Ferrite Materials: Ferrite Cores

Magnetics® soft ferrite cores are an oxide made from Iron (Fe), Manganese (Mn), and Zinc (Zn) which are commonly referred to as manganese zinc ferrites. They have a low coercivity and are also known as soft magnetic ferrites. Because of their comparatively low losses at high frequencies, they are extensively used in switched-mode power supply (SMPS) and radio frequency (RF) transformers and inductors. Ferrite cores for the high frequency power supply and high quality communication markets are produced in a variety of shapes and sizes for inductors, pulse transformers, high frequency transformers, and noise filters. Notable characteristics of Magnetics ferrite materials are high permeability, good temperature properties, and low disaccommodation. Magnetics offers ten materials. The materials range in permeability from 900µ to 10,000µ and are available in a variety of geometries including toroidsshapes and pot cores. Hardware accessories such as bobbins, printed circuit bobbins, clamps, mounts and headers are also available.

Learn More

Ferrite materials summary for all Magnetics power and high permeability ferrite materials. See individual material curves:   

Power Design with Ferrite Cores for inductors and transformers.

Gapped Ferrite Cores, how to determine gapped code for Magnetics ferrites when gapping for depth of grind, or gapping for AL values. 

Low Level Design with Ferrite Pot Cores featuring magnetic data, temperature characteristics, core dimensions, accessories and other key design criteria for linear inductors for high frequency LC tuned circuits.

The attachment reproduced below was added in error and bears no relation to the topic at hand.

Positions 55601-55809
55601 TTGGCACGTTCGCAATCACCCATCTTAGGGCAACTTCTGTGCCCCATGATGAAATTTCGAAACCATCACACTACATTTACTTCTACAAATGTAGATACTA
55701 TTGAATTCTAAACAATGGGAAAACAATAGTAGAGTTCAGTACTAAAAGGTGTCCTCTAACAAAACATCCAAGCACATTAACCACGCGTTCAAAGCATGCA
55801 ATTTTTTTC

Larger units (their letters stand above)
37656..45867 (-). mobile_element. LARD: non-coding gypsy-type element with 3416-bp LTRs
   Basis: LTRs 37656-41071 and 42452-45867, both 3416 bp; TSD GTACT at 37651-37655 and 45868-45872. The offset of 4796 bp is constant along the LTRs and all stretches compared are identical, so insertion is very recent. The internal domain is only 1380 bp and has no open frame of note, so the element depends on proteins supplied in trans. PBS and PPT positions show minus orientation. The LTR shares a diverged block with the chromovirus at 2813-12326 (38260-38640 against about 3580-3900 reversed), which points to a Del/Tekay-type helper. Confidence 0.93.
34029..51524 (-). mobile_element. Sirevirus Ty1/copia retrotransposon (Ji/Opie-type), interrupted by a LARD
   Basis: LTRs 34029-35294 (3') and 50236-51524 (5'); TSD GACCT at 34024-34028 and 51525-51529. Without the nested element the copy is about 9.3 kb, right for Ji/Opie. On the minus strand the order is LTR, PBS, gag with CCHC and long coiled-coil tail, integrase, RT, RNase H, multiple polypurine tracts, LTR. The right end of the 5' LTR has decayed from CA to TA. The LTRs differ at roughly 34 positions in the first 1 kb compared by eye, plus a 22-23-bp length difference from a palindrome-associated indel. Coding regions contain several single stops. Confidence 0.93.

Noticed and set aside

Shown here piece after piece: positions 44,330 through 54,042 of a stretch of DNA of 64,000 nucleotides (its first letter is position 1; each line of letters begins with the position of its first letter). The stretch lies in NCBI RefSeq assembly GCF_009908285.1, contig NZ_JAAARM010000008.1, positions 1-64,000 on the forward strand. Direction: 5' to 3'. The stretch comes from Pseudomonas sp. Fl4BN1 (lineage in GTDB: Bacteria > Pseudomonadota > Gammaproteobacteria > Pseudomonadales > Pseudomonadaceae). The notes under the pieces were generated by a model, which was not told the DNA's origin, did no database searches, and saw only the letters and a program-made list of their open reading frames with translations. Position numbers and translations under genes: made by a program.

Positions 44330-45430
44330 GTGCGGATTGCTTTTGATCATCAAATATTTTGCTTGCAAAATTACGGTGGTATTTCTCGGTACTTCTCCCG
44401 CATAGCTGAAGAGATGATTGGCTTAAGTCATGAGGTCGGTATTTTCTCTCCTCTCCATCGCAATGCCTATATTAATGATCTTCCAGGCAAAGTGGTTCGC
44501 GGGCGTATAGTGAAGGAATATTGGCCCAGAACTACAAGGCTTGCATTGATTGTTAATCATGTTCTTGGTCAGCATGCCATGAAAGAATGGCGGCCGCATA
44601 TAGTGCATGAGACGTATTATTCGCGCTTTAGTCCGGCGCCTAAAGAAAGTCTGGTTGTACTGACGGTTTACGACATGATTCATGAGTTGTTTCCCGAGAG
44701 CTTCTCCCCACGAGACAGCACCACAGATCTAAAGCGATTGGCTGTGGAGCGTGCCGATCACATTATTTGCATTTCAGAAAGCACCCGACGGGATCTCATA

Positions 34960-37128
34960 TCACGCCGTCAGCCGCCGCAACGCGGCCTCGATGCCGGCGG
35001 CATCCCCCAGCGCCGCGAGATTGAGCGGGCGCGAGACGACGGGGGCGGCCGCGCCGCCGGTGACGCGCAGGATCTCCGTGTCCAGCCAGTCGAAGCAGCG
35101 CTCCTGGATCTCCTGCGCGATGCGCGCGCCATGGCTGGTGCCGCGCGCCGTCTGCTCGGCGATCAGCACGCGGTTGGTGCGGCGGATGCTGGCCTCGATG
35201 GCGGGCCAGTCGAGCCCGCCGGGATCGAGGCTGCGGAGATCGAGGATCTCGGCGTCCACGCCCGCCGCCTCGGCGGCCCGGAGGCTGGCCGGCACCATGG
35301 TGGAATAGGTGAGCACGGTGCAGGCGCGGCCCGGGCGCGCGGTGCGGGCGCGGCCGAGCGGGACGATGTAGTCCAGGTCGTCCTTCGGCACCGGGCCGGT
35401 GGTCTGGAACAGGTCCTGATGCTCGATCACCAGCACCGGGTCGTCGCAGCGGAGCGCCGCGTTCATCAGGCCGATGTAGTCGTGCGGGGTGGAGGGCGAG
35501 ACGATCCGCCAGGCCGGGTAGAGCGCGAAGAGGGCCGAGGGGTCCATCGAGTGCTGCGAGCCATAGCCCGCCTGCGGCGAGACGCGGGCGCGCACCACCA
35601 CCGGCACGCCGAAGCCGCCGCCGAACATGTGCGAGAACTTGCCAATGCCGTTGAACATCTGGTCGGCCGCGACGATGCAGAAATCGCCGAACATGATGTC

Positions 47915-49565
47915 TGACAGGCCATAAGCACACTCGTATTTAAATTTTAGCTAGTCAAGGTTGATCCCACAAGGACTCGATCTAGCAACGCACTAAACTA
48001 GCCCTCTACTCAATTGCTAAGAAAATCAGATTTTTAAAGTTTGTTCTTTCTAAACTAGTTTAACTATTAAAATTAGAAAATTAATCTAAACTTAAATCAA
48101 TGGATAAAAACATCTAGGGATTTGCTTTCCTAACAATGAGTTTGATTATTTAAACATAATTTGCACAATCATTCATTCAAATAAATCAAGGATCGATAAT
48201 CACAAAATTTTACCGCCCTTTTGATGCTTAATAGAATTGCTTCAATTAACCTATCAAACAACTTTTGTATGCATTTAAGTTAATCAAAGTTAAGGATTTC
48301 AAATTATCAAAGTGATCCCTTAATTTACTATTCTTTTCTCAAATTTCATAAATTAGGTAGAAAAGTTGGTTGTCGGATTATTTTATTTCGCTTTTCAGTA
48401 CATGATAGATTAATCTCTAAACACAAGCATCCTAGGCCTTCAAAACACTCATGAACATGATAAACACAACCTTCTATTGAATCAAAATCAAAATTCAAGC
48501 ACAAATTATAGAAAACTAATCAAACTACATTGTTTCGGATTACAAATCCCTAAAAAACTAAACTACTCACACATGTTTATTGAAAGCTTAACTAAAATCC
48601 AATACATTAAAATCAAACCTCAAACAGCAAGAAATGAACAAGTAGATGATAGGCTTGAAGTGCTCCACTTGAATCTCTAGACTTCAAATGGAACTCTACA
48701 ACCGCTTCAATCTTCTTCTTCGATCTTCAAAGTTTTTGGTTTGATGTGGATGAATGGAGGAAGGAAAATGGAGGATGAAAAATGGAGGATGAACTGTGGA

Designing with Magnetic Cores at High Temperatures

Ferrite Applications

Applications Desired Properties Preferred Materials Available Shapes
Broadband Transformers

Low loss, High µ (permeability), Good frequency response

J, W Pot cores, Toroids, E, U & I cores, RM, EP cores
Common Mode Chokes Very high µ J, W Toroids, E cores
Converter and Inverter Transformers Low losses, High saturation F, L, P, R, T Toroids, E, U & I cores, Pot cores, RS cores, Planar cores
Differential Mode Inductors Low losses, High temperature stability, Good stability across load conditions F, P, R, T Gapped pot cores, EP cores, E cores, RM cores, Planar cores, PQ cores
Narrow Band Transformers Moderate Q, High µ, High stability F, J Pot cores, Toroids, RM cores, EP cores
Noise Filters High µ, Good frequency response J, W Toroids
Power Inductors Low losses at high flux densities and temperatures, High saturation, Good stability across load conditions F, L, P, R Pot cores, E cores, PQ cores, RM cores, Planar cores
Power Transformers High µ and low losses at high flux densities and temperatures, High saturation, Low exciting currents F, L, P, R, T Ungapped pot cores, E, U & I cores, Toroids, EP cores, RS cores, DS cores, PQ cores, Planar cores
Pulse Transformers High µ, Low loss, High B saturation J, W Toroids
Telecom Inductors Low losses, High temperature stability, Good stability across load conditions F, P, R, T Pot cores, EP cores, E cores, RM cores, Planar cores

Ferrite Core Comparative Geometry Considerations

 

Toroid Core E Core EC, ETD, EER Cores ER, Planar Cores  PQ Cores Pot Core DS, RM Cores EP Core
Core Cost • • • • • • • • • • • • • • •
Bobbin Cost N/A • • N/A • • • • • •
Winding Cost • • •
Winding Flexibility • • • • • • • • • • • • • • •
Assembly Difficulty • • • • • • • •
Mounting Flexibility • • • • • • • • • • • • • • •
Heat Dissipation • • • • • • • • • • • • • •
Shielding • • • • • • • • • • • • •

Table Key

Lowest cost and/or Worst choice
• • Medium cost and/or Medium choice
• • • Highest cost and/or Best choice